Canadian contemporary folk music outfit The East Pointers have recently dropped their third album, ‘Yours To Break’, and have also announced plans to undertake a mammoth tour of Australia next year. Guitarist Jake Charron and fiddler Tim Chaisson took time out from their touring schedule to have a chat with Blank GC about the album, the tour, and pretty much whatever else they felt like talking about.
“It’s been great!” Tim enthused on the reaction to ‘Yours To Break’.
“It’s always a bit scary putting something out into the world that’s a little departure from the last. We just wrapped up our Canadian tour with a number of sold-out shows and a number one CBC Radio 2 song with ‘Wintergreen’ so we’re feeling quite grateful! On the other end, we realize it may not be all folk lovers’ cup of tea (laughs).”
Rather than go into the writing and recording process with elaborate plans and lofty ambitions, The East Pointers adopted a more simplistic approach.
“One of our main goals was to take our live show to the next level and we think we achieved it,” Tim said. “We give many thanks to our sound engineer and lighting tech for being awesome in that department. We also focused a lot on the craft of the song and instrumental pieces, allowing us to feel them more deeply.”
The press release for the album hinted at it transcending barriers of traditional folk music, which although sounding impressive still leaves much to the imagination.
“Did we say that?” Tim laughed. “We all grew up playing traditional folk music with our families but are also influenced by pop, rock and dance. It can be hard to bridge a style of music that’s been around for hundreds of years with contemporary trends but we really just love experimenting – feeling the honesty in both worlds. There are no musical rules for us; if it feels good do it – pretty much. We just hope people enjoy it!”
Celtic music has always been the cornerstone of The East Pointers’ music, but with ‘Yours To Break’ the band has branched out even more in an attempt to fully capture that traditional vibe.
“Those Celtic roots will always be the foundation of what we do,” Tim measured. “It’s how we came together and what we’ve always known. Since the beginning of the band, we’ve been expanding that tradition. With each album, we explore more on the production side of things – new sounds and tones – but always being aware of what we can pull off live. We keep all of our limbs busy on stage!”
Incorporating these traditional elements can be tricky, but Tim believes that by letting such inspiration come more naturally rather than as a by-product of pressure the music can feel more structured while at the same time retaining its time-honoured undertones.
“For us, I think letting it all flow naturally is the key,” he nodded. “You have all these musical bones in your body that have been built since day one – it’s your choice to exercise which ones come out. Many artists can relate to the fact that songs literally come out of nowhere – it’s like they exist already, you just have to catch them while they’re floating around.”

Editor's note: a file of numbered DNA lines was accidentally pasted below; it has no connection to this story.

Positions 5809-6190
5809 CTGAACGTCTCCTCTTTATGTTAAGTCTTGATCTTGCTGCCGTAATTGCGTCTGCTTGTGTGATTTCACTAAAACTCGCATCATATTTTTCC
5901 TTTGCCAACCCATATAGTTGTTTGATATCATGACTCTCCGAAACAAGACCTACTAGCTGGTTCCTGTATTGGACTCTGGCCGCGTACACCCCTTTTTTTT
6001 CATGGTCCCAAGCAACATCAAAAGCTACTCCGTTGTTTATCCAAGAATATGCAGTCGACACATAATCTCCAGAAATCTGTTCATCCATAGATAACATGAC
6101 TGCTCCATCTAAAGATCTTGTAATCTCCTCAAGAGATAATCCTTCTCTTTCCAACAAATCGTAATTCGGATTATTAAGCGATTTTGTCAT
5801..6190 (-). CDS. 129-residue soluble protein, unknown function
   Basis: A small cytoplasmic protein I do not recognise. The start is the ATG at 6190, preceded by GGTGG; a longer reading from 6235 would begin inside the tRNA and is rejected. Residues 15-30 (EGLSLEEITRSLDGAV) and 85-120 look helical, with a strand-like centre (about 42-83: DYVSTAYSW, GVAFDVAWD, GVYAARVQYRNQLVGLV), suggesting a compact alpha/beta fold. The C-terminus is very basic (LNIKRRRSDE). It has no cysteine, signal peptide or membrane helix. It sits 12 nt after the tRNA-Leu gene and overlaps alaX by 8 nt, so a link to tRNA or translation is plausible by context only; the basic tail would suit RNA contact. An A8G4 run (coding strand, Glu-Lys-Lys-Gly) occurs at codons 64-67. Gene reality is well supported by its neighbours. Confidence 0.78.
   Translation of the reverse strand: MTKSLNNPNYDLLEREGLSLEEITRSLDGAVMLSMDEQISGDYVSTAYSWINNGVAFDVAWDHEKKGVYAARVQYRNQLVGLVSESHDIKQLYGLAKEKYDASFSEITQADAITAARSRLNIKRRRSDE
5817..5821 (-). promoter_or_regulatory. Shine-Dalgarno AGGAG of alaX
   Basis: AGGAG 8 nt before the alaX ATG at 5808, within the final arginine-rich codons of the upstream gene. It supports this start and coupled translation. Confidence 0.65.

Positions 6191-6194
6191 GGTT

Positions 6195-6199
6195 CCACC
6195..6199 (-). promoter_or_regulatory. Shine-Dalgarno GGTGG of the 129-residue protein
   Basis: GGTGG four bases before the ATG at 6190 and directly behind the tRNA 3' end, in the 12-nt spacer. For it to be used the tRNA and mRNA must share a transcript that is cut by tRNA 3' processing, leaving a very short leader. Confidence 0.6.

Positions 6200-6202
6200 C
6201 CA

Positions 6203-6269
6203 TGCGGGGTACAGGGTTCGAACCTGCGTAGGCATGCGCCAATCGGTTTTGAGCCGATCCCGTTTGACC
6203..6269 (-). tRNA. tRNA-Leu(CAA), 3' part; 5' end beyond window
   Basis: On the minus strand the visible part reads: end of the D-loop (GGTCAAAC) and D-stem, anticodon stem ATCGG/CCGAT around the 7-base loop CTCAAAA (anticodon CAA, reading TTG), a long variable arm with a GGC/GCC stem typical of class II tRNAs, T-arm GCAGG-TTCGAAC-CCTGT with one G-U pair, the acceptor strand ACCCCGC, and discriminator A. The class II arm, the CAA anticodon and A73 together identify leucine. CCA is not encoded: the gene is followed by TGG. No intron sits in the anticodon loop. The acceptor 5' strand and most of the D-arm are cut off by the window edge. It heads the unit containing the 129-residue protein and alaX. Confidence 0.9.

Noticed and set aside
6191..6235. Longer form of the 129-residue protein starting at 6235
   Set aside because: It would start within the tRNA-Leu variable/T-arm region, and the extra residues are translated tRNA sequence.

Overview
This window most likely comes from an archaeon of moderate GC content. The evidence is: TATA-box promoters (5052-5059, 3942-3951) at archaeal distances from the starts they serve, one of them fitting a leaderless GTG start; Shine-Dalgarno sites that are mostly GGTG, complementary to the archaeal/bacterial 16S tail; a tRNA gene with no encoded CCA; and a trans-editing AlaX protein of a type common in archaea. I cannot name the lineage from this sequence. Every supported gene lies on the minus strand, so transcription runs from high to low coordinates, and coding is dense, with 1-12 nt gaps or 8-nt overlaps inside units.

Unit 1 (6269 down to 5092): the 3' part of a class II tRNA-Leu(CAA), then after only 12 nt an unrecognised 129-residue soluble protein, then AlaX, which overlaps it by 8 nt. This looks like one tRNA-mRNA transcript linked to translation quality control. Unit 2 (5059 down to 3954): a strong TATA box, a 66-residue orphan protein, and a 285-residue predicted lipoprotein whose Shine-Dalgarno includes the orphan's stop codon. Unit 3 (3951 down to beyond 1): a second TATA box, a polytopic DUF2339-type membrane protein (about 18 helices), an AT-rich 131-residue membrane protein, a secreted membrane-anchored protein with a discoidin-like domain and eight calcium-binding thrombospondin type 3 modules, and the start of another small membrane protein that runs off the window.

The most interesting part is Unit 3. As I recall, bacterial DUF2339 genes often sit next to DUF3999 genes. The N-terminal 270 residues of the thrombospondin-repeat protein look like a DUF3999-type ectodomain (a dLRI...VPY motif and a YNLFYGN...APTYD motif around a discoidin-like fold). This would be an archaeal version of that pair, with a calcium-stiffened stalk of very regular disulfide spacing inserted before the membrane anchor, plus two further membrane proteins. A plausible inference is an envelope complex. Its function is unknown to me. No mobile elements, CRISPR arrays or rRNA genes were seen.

Debut album ‘Secret Victory’ firmly placed The East Pointers on the global music map, winning them the Juno Award for Traditional Roots Album of the Year for 2017. It made the world take notice, but while admitting the album was the perfect launching pad for the band’s future, Jake stressed the need for future albums – including ‘Yours To Break’ – to develop their own sound and identity.
“’Secret Victory’ was very acoustic, mostly fiddle, tenor banjo and guitar,” he said. “The new album features a few more electronic textures. We’ve brought more of our musical influences together on the new album, and although still acoustic at the core, stretches out a bit further into other genres.”
Starting their Australian tour on 27 December, Jake says the band are looking forward to bringing their new music to a warmer climate and giving their local fans a welcome belated Christmas present.
“It’s been really fun moving this album from the studio to the stage, and can’t wait to bring it to Australia,” he said. “The shows will be pretty high energy, bigger sounds, bigger dance parties, but also some reflective moments. Something for everyone, we hope.”
While the modern touring cycle of international bands is more along the lines of get in and out and play as many shows while you can, The East Pointers have decided to stretch their shows out, with the band not playing their final show until April 2020.
“Yes, Australia will home base for the new few months!” Jake laughed. “It will be one of our longer tours, but we have a good team on the road and some family popping in once in a while, which will be nice.”
Australia is a country that will have an enduring effect on The East Pointers, with Tim pointing out in a recent interview that before coming to Australia they were a sit-down band.
“From the very first show the Aussie audiences just stood up, ran to the front of the room, and started dancing,” he recalled. “We haven’t sat down since.”
“That’s totally true!” Jake laughed. “Australia was one of the first places we toured as a band, and we lucked our way into some amazing festivals. The crazy crowds definitely helped grow our sound, we had to keep up (and stand up). We are definitely looking forward to another boost!”
Come and give the East Pointers a boost on Saturday 4 January at The Tivoli, Sunday 5 January at Miami Marketta and Thursday 9 January at The Northern. Tickets are available through Ticketmaster. Be sure to check out our full review of ‘Yours To Break’.